Unfortunately, in Australia around this time, concussion was not seen as a major problem. Many players (and officials) reportedly stated that concussion was a sign of hard play and toughness in a player. Compared to today, the medical profession’s understanding of brain injury was limited, along with the ability to diagnose or treat it. Attitudes were different then with a concussive event only being considered when a player was carried off the field on a stretcher.
Nonetheless, over the course of the study, officials and players constantly reported that “concussions” were reducing. Also in phase 2 of the study, rule changes to attacking the head were introduced. Player interviews in the last three years of the study revealed that player attitude to concussion had changed, and the number who reported concussions during that time reduced by around 30 percent in years 5 through 7.
Concussive events can be best measured by “intelligent” mouthguards using this same specified design, and the first steps to achieve that end have been taken in our current R&D program. This includes the construction of a proof-of-concept tool and the production of mouthguards that have fully embedded electronic components. The goal of this R&D project is to bring together a team of experts in electronics, neuroscience and medicine and to fund the next steps by marketing to orthodontists and general practice dentists worldwide.
The original study also raised many questions that have dominated the development of our products and ongoing research studies.
Questions about the cost to produce specified mouthguards including anti-penetration varieties have been solved, without the need to dispense with existing equipment (standard vacuum or pressure machines), or the need for highly trained technicians or time-poor dentists to apply the new user friendly construction method. If a dental office makes bleaching trays, the same office can make these specified mouthguards, too.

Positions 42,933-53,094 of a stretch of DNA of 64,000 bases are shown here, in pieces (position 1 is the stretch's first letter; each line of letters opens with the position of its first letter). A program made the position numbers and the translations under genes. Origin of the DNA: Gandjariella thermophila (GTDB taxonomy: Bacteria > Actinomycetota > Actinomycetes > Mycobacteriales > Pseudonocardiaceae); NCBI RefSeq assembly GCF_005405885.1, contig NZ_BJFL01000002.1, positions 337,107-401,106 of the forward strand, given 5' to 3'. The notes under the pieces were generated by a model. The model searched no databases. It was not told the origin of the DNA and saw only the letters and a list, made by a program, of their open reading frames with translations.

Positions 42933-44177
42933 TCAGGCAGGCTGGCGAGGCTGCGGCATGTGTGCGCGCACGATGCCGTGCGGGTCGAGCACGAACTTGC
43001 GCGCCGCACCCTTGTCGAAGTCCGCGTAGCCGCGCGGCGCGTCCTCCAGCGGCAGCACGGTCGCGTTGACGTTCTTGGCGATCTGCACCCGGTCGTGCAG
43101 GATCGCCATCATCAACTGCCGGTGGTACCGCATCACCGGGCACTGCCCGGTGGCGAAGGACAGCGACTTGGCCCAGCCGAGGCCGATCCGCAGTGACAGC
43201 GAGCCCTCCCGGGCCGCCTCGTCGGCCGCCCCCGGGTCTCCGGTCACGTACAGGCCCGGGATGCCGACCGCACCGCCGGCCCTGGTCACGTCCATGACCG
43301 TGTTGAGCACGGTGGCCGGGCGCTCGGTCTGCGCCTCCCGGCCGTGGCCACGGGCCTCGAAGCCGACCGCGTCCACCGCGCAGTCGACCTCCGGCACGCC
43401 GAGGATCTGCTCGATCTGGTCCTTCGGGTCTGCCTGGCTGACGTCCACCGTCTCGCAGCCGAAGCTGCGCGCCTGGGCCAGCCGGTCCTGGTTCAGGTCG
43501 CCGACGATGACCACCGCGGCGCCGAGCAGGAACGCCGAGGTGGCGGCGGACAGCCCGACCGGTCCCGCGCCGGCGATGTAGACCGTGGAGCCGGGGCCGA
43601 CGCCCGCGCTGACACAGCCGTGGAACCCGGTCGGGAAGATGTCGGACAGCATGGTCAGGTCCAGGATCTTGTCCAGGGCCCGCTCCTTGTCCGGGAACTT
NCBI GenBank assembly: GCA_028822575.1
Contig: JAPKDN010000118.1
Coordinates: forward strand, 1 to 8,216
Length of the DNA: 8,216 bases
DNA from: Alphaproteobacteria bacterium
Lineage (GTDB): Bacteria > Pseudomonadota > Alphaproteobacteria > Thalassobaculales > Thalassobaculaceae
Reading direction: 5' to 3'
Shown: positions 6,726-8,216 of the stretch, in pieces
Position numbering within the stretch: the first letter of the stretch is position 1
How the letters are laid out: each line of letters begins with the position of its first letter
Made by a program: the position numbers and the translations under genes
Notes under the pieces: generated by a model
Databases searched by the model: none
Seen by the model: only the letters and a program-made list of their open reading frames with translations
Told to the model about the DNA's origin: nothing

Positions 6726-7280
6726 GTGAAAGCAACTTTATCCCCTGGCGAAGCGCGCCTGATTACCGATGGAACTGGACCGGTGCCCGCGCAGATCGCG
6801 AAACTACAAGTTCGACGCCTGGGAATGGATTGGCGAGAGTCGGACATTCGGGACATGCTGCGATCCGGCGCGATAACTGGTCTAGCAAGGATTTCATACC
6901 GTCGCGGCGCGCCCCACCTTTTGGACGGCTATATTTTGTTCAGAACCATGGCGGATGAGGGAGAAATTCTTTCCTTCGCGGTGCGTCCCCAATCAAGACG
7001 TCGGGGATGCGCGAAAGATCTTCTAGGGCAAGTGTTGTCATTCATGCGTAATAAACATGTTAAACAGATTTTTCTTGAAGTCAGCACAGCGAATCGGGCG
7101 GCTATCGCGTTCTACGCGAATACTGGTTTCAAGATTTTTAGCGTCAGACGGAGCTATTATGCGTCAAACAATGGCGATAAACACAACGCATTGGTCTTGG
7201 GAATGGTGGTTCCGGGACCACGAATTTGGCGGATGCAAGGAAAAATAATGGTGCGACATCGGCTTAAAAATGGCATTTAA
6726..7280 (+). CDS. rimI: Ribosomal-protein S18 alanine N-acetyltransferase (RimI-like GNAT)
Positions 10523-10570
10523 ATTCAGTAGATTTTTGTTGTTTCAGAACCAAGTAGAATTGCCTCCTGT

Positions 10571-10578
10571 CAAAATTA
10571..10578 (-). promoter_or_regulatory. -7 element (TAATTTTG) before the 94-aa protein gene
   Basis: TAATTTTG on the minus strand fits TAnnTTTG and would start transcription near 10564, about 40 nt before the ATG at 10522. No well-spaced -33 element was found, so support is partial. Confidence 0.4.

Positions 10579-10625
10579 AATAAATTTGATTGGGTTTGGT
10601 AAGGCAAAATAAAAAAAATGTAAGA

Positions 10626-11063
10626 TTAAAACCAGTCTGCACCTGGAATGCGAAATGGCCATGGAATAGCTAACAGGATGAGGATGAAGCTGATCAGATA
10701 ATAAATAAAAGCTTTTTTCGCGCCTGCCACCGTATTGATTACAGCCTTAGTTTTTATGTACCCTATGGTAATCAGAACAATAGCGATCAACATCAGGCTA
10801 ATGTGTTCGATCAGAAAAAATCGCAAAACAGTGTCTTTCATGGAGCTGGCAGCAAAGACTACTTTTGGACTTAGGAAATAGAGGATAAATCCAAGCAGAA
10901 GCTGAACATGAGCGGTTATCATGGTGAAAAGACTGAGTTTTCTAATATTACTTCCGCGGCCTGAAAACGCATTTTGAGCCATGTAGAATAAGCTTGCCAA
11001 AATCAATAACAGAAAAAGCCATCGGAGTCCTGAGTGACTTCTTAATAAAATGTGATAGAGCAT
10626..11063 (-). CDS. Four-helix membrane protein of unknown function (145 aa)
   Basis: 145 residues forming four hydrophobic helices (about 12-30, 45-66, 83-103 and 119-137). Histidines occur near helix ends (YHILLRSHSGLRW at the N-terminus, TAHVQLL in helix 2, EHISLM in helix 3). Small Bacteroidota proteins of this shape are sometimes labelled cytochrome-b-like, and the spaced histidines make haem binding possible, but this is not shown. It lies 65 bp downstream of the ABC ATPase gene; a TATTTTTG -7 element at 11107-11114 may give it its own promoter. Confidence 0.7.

In summary, these specified mouthguards are playing a significant role in making sports safer. In contrast, U.S. football and ice hockey use hard helmets and anti-penetration face protection, which should be connected to the mouthguard. These two sports require different approaches and modified specifications to the mouthguards appropriate for these sports.
About the Author
As a registered dental technician, Peter Burns was an opinion leader in crown and bridgework, general prosthetics and implant dentistry in his own full-service dental laboratory, which he built into a 50-person laboratory until he retired from it in 2009. He presented technical lectures, table clinics and demonstrations worldwide. As the Founder and CEO of Signature Mouthguards Pty Ltd, a research and development company focused on mouthguards, Peter led many R&D studies and reviews into mouthguards, which have set the benchmark from which many other mouthguards have been built worldwide. Peter is an active member of the British Standards Institute (BSI) and is certified in ISO 9001 Quality Management Systems. Peter is the inventor of nine international patents related to mouthguards and currently has three further international cases pending.